Melbourne will go into its fifth Covid-19 lockdown tonight as health authorites work to contain two separate Delta strain clusters and a rapidly expanding list of exposure sites.
The planned lockdown, expected to run between three and five days, will mean Melburnians can only leave their home for essential reasons.
These include shopping for essential items, getting vaccinated, exercise, providing care and getting medical care.
It’s understood schools will likely close however it’s hoped the lockdown will be able to be lifted after the weekend, meaning parents will need to supervise little at-home learning.
Victoria’s Covid-19 testing commander Jeron Weimar said today the state was dealing with “two separate incursions into Victoria over the last three or four days, two chains of transmission”.
Five cases are linked to an outbreak the city of Hume, made up of four family members and one other contact after the family returned from a red zone and were not isolating.
The state’s other cases are linked to Covid-positive Sydney furniture movers who worked at Melbourne’s Ariele apartment complex while unknowingly infectious. There are 680 close contacts linked to that cluster, with 104 of those returning a negative result so far.
A list of exposure sites has been updated and includes the Melbourne Cricket Ground (MCG) after a Covid-positive man visited the stadium on July 10. Three positive cases are now linked to the MCG.
“You will appreciate we’re dealing with a very dynamic situation here, a very rapidly moving situation here,” Weimar said.
“What with we’ve got is two separate incursions into Victoria over the last three or four days, two chains of transmission, at least one is moving very actively and very aggressively across the state.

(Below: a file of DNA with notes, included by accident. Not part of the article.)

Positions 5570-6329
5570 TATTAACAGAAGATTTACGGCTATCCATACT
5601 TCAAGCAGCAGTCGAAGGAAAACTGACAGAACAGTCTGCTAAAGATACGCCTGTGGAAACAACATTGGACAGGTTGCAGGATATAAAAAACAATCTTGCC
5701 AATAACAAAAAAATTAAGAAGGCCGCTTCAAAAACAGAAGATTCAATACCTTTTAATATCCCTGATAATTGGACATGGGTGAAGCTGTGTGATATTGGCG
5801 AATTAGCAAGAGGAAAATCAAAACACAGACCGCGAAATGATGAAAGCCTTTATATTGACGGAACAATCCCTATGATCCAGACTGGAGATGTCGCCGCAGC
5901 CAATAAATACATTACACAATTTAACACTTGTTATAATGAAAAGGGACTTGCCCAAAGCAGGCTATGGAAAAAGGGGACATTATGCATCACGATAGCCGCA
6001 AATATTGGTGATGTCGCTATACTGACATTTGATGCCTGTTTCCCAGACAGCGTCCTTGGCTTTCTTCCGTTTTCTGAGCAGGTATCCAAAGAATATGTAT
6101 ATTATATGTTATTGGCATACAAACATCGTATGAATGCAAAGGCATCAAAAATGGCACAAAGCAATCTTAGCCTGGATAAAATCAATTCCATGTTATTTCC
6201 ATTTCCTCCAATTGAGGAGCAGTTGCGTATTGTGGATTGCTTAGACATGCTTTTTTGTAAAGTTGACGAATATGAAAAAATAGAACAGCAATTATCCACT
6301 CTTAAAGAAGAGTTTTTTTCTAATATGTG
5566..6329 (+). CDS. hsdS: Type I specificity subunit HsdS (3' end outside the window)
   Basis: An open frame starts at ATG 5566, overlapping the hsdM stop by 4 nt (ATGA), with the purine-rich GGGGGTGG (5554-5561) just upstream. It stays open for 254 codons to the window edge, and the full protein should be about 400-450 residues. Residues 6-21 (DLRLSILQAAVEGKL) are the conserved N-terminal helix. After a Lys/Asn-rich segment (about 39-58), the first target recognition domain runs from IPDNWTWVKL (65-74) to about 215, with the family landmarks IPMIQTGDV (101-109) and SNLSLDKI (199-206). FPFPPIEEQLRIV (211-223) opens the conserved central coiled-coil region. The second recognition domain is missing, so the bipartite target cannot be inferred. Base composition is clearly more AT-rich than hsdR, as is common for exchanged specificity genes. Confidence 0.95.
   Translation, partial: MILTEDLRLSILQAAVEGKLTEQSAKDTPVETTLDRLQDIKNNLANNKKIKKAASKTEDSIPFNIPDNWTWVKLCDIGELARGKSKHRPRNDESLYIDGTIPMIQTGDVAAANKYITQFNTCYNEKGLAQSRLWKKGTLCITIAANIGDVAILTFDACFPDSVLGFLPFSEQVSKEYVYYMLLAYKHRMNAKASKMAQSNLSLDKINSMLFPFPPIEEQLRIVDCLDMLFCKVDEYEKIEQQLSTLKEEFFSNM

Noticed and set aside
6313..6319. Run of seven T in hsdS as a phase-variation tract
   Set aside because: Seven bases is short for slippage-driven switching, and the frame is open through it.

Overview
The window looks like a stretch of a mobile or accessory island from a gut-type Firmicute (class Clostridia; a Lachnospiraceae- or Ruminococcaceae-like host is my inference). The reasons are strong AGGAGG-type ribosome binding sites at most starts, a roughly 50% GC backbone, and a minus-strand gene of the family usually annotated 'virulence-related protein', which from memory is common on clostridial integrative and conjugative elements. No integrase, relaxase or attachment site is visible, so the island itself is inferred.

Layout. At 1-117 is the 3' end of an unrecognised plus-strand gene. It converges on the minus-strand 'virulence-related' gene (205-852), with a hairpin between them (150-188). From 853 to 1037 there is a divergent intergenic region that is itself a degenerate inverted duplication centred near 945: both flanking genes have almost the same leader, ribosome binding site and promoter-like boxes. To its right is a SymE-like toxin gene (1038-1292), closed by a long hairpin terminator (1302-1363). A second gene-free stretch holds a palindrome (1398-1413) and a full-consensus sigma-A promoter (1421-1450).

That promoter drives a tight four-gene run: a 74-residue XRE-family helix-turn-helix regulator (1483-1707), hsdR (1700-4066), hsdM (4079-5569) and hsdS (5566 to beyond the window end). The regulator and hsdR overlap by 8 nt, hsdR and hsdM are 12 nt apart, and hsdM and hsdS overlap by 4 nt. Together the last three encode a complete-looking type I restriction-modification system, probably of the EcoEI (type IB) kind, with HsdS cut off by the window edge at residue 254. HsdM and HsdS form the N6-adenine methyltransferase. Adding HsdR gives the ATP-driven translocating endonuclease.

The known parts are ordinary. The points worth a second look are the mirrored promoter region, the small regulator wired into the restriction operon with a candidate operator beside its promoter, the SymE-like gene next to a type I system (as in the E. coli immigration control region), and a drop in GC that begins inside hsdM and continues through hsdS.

Transtasman bubble with Victoria
A decision is yet to be made whether a pause will be placed on the transtasman bubble with Melbourne, however Kiwis in the city should consider coming home, Covid-19 Response Minister Chris Hipkins said today.
Hipkins told Newstalk ZB host Mike Hosking this morning that New Zealand health officials were yet to receive enough information from their Victorian counterparts about whether a bubble pause was probable or not.
“But if you are sitting there thinking ‘if a pause happens I can’t afford to be stuck away from New Zealand’, then it would be prudent to make your way home,” he said.
“At this point we haven’t got enough information from [Victorian officials] to make our own judgements on whether or not a pause may be necessary.”
Hipkins said Victorian officials were giving their Kiwi counterparts updates every few hours and a decision would be based on those.
In a statement yesterday, Hipkins “encouraged anyone with concerns about the potential of a pause to quarantine-free travel, to organise to get home as soon as possible”.
Travellers from Victoria would still need a negative pre-departure test, he said, and to fill out a travel declaration form including whether they had been to a location of interest.
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